Photo Retrospective: The road to the freedom to marry in Washington!
Dec 06, 2012 at 01:30 pm
1. Both houses of the Washington state legislature approved the freedom to marry on February 8, 2012, after it passed out of the state Senate and the state House of Representatives. Before the vote, Washington had a broad domestic partnership law, which afforded same-sex couples some of the protections - but none of the dignity and respect - that marriage provides.
2. On February 13, Governor Christine Gregoire signed the bill into law. A provision in the act allowed opponents of the law to collect enough signatures to place the law before Washington voters in a referendum. (Photo by Getty Images)
3. Immediately, anti-gay activists worked to collect enough signatures to put the freedom to marry to a vote. They succeeded on June 12, 2012, and Referendum 74 qualified for the ballot. To defend the law, a coalition of organizations, businesses, institutions, and activists in the state formed Washington United for Marriage.
4. The campaign to approve Referendum 74 and uphold the freedom to marry for same-sex couples quickly became one of the most dynamic, energized campaigns in Washington state history. The campaign made hundreds of thousands of phone calls, and in August, dozens of canvassers were dispatched throughout the state each day to "door-bell" and talk about why marriage matters. Read some success stories from the field HERE. (Photo courtesy of Washington United for Marriage)
5. The freedom to marry saw enormous support from the business sector - from small businesses to large corporations to trailblazing business leaders. 327 small businesses stood up for Referendum 74 in Washington United's "Small Biz for Marriage" week, and their Small Business Captain program engaged dozens of small businesses to work toward victory. Huge corporations. Amazon founder Jeff Bezos and his wife MacKenzie Bezos gifted the Washington campaign with a record donation of $2.5 million (below), Bill and Melinda Gates lent huge financial backing, and Expedia, Nordstrom, EMC Corporation, and T-Mobile also officially endorsed Referendum 74.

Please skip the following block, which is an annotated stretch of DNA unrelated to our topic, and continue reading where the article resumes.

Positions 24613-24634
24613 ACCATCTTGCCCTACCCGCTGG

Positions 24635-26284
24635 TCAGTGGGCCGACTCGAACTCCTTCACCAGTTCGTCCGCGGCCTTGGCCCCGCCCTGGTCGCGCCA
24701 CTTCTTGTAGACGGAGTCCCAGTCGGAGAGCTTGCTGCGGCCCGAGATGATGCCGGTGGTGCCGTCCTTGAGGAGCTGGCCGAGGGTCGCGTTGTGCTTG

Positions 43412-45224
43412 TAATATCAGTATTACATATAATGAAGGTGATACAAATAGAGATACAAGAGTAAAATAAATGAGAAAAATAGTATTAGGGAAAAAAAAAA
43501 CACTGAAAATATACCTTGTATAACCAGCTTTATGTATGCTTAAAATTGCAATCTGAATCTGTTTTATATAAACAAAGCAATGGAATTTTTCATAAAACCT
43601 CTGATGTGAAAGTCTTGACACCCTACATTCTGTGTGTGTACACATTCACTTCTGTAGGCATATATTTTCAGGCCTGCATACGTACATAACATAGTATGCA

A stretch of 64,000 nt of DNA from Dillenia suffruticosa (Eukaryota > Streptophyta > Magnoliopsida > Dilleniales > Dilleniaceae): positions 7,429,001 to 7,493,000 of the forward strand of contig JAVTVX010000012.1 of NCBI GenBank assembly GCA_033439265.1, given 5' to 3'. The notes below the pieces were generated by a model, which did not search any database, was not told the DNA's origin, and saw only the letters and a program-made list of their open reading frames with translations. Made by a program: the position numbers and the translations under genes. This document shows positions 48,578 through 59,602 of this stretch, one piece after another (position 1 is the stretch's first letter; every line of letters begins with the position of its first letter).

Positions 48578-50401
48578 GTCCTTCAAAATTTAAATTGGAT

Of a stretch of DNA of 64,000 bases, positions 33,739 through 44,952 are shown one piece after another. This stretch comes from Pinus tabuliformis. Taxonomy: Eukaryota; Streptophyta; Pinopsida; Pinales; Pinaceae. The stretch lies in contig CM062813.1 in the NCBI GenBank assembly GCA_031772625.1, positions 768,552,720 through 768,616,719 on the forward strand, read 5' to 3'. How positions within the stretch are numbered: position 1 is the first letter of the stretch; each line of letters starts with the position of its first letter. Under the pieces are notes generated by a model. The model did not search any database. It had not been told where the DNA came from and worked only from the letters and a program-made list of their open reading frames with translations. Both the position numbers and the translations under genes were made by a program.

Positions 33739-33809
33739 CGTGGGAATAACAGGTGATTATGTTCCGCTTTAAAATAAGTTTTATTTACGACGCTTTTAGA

6. People of faith joined the campaign to approve Referendum 74, too - speaking out about why their faith compels them to support, rather than reject, the freedom to marry for loving same-sex couples. Two television ads explicitly reached out to people of faith - including one featuring six different faith leaders explaining that Referendum 74 extends CIVIL marriage protections. One faith leader inthe video says, "Marriage matters to all of us. We should protect religious freedom, and allow all committed same-sex couples to marry. Referendum 74 does both."
7. A large contingent of Republican voters also emerged as advocates for ending the exclusion of same-sex couples from marriage. Former Washington Governor and U.S. Senator Dan Evans, a Republican politician voiced his support, explaining, "As a Republican, I believe strongly in individual liberty and freedom." Early in the campaign, a Washington state senator from the GOP, Cheryl Pflug, who joined three other Republicans in voting for the marriage bill in February, filmed a video supporting Referendum 74.
7. Couples spoke out about why marriage matters to them - including Colleen and Lee Ann from Seattle, Pablo and Derek from Tacoma (below), and Corianton and Keith from Seattle. Read their stories HERE.
8. By noon on the West Coast on the day after Election Day, November 7, the race for the freedom to marry is called: Referendum 74 is approved! All same-sex couples in the state will be able to marry. The final spread of the votes when all are counted is 53.2 percent approval to 46.8 percent opposed. Throughout the campaign, Washington United for Marriage raised $12.3 million from over 27 thousand different donors, 80 percent of whom lived in Washington state. The campaign achieved 30,000 hours of direct voter outreach, thanks to ten thousand three-hour volunteer shifts. In the week before the election, 100,000 doors were knocked to get out the vote, and nearly 200,000 phone calls were logged on the Monday before the election and Election Day alone.
9. On December 5, Governor Christine Gregoire certified Referendum 74 in Olympia, WA, signing it into law. She said, "This is a very important and historic day in the great state of Washington. For many years now, we've said one more step, one more step. And this is our last step for marriage equality in the state of Washington." (Photo by AP)
10. On December 6, beginning at midnight, same-sex couples across the state began applying for marriage licenses. Here are photos of the first couples in King County, WA, including Jane and Pete-e (together over 30 years), Stuart and John (together 35 years), and Dan Savage and Terry Miller, who sat on our National Honorary Host Committee for the National Engagement Party in October. (Photos by Joe Mirabella)
11. Now, couples in Washington who applied for marriage licenses must wait three days. Thus, on December 9, the first same-sex couples in Washington will finally be married! (Photo by Joe Mirabella)
12. Victory is sweet. (Photo by Kristen Marie Parker)